Morbidity and Mortality of Typhoid Intestinal Perforation Among Children in Sub-Saharan Africa 1995-2019: A Scoping Review

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Morbidity and Mortality of Typhoid Intestinal Perforation Among Children in Sub-Saharan Africa 1995-2019: A Scoping Review

Journalworld journal of surgery
Publication date – May – 2020
Authors – Megan Birkhold , Yacaria Coulibaly , Oumar Coulibaly , Philadelphie Dembélé , Daniel S Kim , Samba Sow , Kathleen M Neuzil
KeywordsIntestinal Perforation, morbidity, mortality, Sub-Saharan Africa
Open access – Yes
SpecialityGeneral surgery, Paediatric surgery
World region Central Africa, Eastern Africa, Middle Africa, Southern Africa, Western Africa

Language – English
Submitted to the One Surgery Index on June 5, 2020 at 11:24 am
Abstract:

Background: Typhoid fever incidence and complications, including intestinal perforation, have declined significantly in high-income countries, with mortality rates <1%. However, an estimated 10.9 million cases still occur annually, most in low- and middle-income countries. With the availability of a new typhoid conjugate vaccine licensed for children and recommended by the World Health Organization, understanding severe complications, including associated mortality rates, is essential to inform country-level decisions on introduction of this vaccine. This scoping review summarizes over 20 years of the literature on typhoid intestinal perforation in sub-Saharan Africa.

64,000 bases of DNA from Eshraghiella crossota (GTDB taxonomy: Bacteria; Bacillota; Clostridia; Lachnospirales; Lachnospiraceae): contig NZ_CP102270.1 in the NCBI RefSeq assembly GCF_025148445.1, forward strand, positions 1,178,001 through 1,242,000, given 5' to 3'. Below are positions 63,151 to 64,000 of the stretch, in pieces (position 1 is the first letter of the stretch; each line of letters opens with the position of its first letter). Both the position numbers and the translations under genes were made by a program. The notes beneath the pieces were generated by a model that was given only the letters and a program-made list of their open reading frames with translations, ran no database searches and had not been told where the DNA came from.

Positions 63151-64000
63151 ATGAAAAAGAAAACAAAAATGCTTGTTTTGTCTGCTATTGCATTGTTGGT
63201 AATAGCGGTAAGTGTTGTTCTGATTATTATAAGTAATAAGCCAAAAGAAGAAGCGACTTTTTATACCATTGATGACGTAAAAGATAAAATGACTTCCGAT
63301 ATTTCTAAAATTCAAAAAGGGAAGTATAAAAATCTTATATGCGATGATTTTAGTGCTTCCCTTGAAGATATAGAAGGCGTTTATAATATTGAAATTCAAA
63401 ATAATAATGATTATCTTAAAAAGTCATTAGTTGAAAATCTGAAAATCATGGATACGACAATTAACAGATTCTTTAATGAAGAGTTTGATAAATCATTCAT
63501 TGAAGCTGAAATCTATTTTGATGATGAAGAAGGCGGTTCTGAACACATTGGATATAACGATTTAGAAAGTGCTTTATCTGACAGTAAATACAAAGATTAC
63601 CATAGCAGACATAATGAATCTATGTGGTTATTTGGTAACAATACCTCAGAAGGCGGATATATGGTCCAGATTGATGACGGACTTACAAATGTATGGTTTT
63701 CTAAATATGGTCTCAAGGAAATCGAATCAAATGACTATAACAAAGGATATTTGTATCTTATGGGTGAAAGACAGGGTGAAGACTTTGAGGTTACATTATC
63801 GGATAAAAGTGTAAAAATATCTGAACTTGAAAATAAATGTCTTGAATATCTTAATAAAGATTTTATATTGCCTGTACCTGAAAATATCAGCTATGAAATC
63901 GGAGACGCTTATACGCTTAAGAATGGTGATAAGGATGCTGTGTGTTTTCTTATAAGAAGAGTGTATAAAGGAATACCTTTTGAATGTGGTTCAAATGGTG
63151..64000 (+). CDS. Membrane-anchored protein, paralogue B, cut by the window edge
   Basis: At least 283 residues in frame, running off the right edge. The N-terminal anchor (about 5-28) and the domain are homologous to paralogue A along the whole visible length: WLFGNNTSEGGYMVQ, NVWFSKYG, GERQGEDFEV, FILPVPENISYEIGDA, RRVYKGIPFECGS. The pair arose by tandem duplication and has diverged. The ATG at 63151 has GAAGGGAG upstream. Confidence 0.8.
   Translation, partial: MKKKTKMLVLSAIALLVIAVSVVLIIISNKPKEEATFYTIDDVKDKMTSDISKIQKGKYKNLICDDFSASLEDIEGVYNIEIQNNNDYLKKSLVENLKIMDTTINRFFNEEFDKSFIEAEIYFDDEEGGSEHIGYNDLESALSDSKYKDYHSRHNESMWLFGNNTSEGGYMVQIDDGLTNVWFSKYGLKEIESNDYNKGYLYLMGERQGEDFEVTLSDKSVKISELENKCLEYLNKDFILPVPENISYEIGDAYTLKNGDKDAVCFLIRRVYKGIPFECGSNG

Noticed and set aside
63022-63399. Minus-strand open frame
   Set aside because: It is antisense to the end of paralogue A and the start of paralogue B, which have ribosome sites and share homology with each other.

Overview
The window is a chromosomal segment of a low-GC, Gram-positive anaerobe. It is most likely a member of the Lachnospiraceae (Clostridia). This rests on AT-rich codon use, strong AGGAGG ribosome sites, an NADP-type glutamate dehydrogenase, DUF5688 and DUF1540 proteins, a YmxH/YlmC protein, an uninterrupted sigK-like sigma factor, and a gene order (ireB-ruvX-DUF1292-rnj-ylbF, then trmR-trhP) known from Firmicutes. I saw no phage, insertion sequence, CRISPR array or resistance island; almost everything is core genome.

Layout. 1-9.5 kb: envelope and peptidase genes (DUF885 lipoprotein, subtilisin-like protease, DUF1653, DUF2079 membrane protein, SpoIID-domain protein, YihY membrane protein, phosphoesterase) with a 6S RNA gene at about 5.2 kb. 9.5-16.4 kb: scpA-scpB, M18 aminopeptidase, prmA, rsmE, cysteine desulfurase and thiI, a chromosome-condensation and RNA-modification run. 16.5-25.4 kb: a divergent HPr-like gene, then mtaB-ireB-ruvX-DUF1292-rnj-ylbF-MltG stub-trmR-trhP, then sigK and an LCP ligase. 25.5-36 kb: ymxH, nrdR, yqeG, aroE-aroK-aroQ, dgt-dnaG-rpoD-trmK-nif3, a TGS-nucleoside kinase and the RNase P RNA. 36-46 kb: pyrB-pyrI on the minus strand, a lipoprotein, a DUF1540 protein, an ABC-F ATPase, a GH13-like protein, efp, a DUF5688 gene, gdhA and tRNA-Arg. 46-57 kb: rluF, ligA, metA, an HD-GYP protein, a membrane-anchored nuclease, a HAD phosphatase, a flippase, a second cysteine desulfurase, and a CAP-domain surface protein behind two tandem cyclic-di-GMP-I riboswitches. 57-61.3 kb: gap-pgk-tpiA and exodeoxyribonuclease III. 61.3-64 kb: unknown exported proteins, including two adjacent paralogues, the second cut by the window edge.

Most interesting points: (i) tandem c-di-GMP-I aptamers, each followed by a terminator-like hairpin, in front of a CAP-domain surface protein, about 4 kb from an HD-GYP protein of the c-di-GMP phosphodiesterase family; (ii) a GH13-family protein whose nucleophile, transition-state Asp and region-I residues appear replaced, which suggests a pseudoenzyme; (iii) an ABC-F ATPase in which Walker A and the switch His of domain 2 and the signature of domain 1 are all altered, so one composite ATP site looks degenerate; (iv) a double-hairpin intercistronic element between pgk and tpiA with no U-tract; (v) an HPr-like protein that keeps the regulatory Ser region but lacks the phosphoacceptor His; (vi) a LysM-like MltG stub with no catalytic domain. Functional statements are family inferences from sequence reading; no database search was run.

Methods: We searched EMBASE, PubMed, Medline, and Cochrane databases for studies reporting mortality rates due to typhoid intestinal perforation in children, under 18 years old, in sub-Saharan Africa published from January 1995 through June 2019.

Results: Twenty-four papers from six countries were included. Reported mortality rates ranged from 4.6-75%, with 16 of the 24 studies between 11 and 30%. Thirteen papers included postoperative morbidity rates, ranging from 16-100%. The most documented complications included surgical site infections, intra-abdominal abscesses, and enterocutaneous fistulas. High mortality rates can be attributed to late presentation to tertiary centers, sepsis and electrolyte abnormalities requiring preoperative resuscitation, prolonged perforation-to-surgery interval, and lack of access to critical care or an intensive care unit postoperatively.

Conclusions: Current estimates of mortality related to typhoid intestinal perforation among children in sub-Saharan Africa remain unacceptably high. Prevention of typhoid fever is essential to reduce mortality, with the ultimate goal of a comprehensive approach that utilizes vaccination, improvements in water, sanitation, and hygiene, and greater access to surgical care.

OSI Number – 20513
PMID – 32430740

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